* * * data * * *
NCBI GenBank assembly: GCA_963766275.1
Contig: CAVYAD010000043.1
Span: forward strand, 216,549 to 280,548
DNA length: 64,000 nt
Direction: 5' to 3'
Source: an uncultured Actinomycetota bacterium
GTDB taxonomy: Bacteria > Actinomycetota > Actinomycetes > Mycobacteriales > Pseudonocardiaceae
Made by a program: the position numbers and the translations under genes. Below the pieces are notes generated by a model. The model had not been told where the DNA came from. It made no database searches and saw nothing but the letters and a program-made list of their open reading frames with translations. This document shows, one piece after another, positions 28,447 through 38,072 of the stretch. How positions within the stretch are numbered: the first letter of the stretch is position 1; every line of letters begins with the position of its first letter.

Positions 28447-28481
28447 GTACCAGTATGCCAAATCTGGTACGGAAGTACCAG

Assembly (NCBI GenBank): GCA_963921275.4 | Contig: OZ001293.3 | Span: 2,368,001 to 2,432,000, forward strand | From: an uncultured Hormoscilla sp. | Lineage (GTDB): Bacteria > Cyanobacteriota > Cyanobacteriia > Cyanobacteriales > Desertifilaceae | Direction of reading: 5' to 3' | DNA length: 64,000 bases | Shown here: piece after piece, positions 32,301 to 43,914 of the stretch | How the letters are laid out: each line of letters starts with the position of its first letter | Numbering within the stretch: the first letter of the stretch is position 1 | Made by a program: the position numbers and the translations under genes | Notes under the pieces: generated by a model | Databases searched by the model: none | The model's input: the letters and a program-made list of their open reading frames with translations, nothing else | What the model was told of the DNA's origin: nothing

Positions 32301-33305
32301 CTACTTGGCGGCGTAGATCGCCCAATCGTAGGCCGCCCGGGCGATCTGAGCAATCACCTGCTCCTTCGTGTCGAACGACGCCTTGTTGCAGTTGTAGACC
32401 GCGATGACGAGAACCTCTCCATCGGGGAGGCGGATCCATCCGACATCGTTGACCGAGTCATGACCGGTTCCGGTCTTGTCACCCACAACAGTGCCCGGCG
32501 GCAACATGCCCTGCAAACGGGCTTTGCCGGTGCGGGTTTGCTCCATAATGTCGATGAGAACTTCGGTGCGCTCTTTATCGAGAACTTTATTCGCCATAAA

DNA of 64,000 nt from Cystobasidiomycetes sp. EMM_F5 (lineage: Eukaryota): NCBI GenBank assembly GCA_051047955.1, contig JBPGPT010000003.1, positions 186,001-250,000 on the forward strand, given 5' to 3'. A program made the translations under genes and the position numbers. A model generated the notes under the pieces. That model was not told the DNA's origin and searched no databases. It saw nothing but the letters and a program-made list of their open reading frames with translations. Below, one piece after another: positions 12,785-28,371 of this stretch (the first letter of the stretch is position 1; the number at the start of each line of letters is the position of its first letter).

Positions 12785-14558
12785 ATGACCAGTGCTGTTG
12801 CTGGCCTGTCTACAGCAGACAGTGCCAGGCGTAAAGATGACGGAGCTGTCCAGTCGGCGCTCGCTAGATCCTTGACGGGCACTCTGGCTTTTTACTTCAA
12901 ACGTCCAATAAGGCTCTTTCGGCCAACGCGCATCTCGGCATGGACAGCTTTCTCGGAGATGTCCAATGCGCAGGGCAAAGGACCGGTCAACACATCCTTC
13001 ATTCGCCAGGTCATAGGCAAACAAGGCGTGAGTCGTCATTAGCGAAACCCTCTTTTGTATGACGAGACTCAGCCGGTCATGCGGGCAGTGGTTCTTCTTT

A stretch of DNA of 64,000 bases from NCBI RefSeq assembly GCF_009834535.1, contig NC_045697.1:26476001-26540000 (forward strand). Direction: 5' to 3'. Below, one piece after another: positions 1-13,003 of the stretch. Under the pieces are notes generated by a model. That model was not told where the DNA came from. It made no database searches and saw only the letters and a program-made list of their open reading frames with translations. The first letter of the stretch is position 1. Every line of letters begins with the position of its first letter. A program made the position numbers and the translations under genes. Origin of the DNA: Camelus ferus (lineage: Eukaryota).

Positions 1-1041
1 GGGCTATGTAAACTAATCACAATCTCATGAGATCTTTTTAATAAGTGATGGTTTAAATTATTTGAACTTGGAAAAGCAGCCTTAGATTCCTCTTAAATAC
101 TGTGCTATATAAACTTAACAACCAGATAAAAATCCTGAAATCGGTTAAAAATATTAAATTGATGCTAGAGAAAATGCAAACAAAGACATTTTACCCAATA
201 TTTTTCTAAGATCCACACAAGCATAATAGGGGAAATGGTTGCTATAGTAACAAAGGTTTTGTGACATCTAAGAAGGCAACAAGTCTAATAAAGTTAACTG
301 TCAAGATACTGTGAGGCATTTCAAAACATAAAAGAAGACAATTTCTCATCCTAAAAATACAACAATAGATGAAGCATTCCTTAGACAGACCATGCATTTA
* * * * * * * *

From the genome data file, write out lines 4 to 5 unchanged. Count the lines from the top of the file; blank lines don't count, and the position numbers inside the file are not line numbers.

DNA length: 64,000 nt
Direction: 5' to 3'